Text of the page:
Additionally, Python has a philosophy of making everything beautiful, simplistic, functional, understandable, and explicit. Consequently, there is even a word created that was inspired by Python and these ideas: pythonic.

This word is defined as a style of coding that exploits Python’s features to write beautiful, readable code. In essence, this means that anyone who looks at the code will be able to understand instantly.

Here are some other cool Python facts:

  • Python doesn’t use curly brackets to delimit blocks of code. Instead, it uses indented whitespace.
  • Rossum was already working on Python in the 1980s before releasing it in 1991.
  • Python can support many types of programming such as object oriented programming or structured programming. Consequently, it is referred to as a multi-paradigm programming language.
  • Over 8 million people use Python to code!

What Other Programming Languages Can You Use For Raspberry Pi?

In addition to Scratch and Python, here are some other programming languages you can use to program your Raspberry Pi with:

  • JQuery
  • Java
  • HTML5
  • JavaScript
  • C++
  • C (the programming language)
  • Perl
  • Erlang

Summary – tl;dr (Too Long; Didn’t Read)

Here are the key take away points you should remember after reading this article:

  • The two best programming languages I’d recommend you learn is Scratch and Python.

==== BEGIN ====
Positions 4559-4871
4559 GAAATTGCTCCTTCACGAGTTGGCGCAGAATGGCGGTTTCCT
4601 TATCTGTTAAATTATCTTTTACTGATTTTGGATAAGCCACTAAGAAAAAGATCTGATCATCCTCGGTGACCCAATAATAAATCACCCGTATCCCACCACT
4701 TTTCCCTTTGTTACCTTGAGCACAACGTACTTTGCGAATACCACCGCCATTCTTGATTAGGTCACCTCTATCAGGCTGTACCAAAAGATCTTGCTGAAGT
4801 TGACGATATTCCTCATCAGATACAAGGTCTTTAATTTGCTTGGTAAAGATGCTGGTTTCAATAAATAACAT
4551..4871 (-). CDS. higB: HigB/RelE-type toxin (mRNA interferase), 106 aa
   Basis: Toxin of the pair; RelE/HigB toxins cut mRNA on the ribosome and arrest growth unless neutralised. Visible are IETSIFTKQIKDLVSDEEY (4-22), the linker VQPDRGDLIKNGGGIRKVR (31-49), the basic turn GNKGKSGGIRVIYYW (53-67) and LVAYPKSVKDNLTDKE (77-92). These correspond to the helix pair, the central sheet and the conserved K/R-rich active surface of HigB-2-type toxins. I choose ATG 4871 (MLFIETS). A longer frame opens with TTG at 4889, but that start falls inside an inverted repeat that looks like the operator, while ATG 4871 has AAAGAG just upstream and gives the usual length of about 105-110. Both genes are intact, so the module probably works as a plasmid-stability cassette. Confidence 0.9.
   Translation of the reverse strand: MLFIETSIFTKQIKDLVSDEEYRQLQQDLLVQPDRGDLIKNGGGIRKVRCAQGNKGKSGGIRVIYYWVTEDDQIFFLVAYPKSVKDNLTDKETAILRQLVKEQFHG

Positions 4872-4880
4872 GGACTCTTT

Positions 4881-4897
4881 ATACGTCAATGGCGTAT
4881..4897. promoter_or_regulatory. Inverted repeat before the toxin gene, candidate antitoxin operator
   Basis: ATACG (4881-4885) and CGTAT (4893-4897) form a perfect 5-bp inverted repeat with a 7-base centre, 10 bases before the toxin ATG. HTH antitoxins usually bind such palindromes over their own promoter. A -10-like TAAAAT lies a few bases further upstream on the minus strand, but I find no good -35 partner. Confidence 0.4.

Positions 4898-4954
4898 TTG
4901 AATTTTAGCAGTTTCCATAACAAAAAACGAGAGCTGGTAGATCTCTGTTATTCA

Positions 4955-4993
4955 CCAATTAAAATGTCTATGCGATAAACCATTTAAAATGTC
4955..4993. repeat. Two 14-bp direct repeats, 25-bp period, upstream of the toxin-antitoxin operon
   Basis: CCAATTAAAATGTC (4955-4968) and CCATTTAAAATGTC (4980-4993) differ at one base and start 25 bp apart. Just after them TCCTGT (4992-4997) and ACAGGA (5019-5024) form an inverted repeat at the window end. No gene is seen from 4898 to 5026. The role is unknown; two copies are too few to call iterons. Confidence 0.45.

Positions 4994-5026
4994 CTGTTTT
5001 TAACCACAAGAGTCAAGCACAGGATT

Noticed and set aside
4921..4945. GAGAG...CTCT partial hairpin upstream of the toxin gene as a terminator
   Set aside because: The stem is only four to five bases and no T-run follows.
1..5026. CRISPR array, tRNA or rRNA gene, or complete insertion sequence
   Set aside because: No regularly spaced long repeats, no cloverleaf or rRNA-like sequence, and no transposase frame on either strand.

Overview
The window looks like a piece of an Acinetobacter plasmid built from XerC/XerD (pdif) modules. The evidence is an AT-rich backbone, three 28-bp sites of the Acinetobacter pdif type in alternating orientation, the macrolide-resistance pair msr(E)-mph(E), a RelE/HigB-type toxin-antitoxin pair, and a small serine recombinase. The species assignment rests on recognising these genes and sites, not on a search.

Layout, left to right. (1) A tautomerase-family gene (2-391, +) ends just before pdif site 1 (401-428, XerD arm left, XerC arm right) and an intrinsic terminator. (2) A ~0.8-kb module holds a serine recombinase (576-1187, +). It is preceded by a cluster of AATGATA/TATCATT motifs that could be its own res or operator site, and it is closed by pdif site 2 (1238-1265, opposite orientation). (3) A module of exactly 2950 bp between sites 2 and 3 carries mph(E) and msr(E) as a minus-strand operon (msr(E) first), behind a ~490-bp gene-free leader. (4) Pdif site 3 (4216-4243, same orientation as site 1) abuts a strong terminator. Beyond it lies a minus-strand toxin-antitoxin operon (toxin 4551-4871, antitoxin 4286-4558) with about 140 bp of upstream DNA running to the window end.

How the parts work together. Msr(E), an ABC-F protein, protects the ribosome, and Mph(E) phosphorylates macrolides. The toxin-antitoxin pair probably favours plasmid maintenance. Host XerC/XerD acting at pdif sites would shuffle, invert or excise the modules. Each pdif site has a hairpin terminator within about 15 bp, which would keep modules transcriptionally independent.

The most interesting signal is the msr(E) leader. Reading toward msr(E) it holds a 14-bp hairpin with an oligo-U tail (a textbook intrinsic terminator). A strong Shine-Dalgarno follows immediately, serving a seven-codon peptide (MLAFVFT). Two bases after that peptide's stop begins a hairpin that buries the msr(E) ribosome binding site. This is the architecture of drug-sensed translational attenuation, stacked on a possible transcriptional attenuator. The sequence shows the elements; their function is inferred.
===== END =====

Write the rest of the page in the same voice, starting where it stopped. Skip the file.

• Scratch is very user friendly and directed towards children between the age of 8 to 16.
    • It’s very visual and interactive since you can click and drag blocks to write code. After that, you can run it and see animations bringing your code to life.
  • Python is also very beginner friendly since the syntax is very human readable.
    • If you do happen to continue with it in the future, it’s great for backend development.

Hopefully, by now, the article has Scratch-ed your itch on finding out what programming languages you should learn when starting Raspberry Pi!

If you want to start Raspberry Pi, but don’t know what supplies you’ll need, consider checking out my guide on shopping for budget-friendly Raspberry Pi components. Even if you know what you want to buy, you should still read it since there are a lot of great tips that can save you money!